Creating games for children is tricky because it's the small things that make the biggest difference. My kids often get as much fun from unintended consequences of the main game as they do completing the campaign.
I've been reminded of this while playing Pokémon Super Mystery Dungeon with them. While they've enjoyed the dungeon exploration and loot collection on offer here — not to mention getting reacquainted with all their favourite Pokémon — it has been the Pokémon personality test at the beginning of the game that has sparked most delight.
Rather than simply selecting your starting character, Pokémon Super Mystery Dungeon asks a series of personal questions to determine which Pokémon you are most like. It then calculates which of the 20 Pokémon is the best match — drawing on a cast including all 18 starting Pokémon from the main series generations.
Going in, they each thought they knew which Pokémon they would get. However with the questions were each answered the tension mounted as they waited for their match. My youngest got Charmander which made him very happy, although my daughter's game matched her with Squirtle — less popular.
What I found interesting though was how compelling this simple addition was for them. Not only the novelty of answering questions to discover their match, but how seriously they took the results.
Pokémon Super Mystery Dungeon is designed to let you override the Pokémon you get, assuming that players may want to control this outcome. However, although my kids were visibly unhappy with the results they chose not to intervene and change the choice.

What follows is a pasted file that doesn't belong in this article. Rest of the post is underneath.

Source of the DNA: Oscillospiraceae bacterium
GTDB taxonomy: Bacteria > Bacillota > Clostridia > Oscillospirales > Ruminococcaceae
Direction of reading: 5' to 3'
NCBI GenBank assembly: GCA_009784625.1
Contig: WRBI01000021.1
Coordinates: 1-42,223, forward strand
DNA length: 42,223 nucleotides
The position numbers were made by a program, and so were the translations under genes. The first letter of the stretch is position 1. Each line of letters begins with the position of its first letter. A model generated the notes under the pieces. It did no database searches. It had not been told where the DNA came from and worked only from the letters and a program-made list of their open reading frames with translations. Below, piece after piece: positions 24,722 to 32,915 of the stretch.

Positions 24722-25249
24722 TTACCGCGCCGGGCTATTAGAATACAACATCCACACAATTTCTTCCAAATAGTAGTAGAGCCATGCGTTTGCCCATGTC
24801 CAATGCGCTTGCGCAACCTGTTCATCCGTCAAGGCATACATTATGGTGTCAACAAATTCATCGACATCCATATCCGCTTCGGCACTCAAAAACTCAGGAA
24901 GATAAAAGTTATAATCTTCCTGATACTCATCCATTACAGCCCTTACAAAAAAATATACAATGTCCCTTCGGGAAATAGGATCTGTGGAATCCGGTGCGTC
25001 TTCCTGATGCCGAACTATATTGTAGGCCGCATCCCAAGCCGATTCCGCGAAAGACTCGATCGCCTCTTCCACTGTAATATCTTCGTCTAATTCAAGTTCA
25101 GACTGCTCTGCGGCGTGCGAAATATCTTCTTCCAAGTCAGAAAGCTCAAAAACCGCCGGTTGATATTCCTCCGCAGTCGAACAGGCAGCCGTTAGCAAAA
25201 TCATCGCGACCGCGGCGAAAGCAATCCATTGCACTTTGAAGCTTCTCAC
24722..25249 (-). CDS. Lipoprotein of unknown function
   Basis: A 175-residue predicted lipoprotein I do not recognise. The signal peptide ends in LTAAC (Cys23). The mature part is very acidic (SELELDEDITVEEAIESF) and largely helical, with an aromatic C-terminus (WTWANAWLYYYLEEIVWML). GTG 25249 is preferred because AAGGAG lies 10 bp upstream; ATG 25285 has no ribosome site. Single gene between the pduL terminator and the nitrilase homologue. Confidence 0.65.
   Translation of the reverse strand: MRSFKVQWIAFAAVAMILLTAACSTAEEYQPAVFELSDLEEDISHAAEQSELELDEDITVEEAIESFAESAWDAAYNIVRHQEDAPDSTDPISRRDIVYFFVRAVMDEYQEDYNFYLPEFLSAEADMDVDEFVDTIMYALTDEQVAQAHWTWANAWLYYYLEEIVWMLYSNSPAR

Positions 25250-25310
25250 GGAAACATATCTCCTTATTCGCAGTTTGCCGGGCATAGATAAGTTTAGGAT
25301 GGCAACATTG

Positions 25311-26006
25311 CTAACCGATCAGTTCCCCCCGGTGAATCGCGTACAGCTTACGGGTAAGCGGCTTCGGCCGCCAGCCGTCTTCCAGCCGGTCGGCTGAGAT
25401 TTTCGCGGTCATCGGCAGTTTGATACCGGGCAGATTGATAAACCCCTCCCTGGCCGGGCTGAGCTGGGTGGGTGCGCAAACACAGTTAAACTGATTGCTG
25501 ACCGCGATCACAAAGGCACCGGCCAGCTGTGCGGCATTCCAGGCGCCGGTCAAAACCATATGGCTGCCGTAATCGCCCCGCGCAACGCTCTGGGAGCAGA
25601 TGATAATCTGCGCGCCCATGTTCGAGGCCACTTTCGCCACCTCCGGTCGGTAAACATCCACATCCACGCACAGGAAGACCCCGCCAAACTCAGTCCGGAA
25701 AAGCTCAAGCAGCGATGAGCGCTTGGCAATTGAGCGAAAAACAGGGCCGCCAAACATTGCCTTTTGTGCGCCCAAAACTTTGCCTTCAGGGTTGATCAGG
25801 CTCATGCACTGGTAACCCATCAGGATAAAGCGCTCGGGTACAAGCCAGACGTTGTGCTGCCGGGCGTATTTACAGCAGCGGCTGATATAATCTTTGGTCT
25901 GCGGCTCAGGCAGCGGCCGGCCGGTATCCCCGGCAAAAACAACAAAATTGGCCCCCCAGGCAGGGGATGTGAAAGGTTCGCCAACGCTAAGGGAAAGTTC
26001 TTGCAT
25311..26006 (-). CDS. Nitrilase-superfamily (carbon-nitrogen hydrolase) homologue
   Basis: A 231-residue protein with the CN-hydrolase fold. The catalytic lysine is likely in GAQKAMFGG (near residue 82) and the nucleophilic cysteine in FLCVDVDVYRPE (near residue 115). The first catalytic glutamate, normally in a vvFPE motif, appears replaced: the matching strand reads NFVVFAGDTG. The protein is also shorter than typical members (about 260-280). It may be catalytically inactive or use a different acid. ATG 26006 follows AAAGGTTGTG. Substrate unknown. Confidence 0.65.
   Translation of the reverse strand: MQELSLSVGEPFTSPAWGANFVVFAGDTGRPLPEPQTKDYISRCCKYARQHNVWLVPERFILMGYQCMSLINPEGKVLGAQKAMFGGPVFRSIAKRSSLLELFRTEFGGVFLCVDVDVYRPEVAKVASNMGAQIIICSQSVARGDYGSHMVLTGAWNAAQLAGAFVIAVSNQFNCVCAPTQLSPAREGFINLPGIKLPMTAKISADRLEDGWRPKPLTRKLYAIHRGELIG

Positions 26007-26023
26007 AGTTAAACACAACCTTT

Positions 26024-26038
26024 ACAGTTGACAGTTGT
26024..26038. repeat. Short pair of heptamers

As we've played on through the game this has meant that they have developed a new appreciation for these different characters. My son has even gone back to play Pokémon Red and Blue with his matched Charmander Pokémon — a new-found favourite.
The game itself is proving more difficult that we first expected, though, with the later dungeons resulting in multiple faints. Happily then, having a couple of copies of the game in the house we've been able to use the Rescue Missions to call on each other's Pokémon to come and revive and help each other out.
This idea of coming to each other's rescue has become another favourite part of the game too. In fact my youngest had a spate of getting his Pokémon to faint on purpose just for the thrill of the rescue. I tried convincing him that this wasn't the best way to play but apparently it was "more fun".
I'm sure there's lots more to discover in Pokémon Super Mystery Dungeon, but in our family it's been these two relatively minor innovations, Rescue Missions and the Personality Test that have made the game a real hit.
I'd love to hear which inconsequential parts of your favourite games you disproportionately appreciate.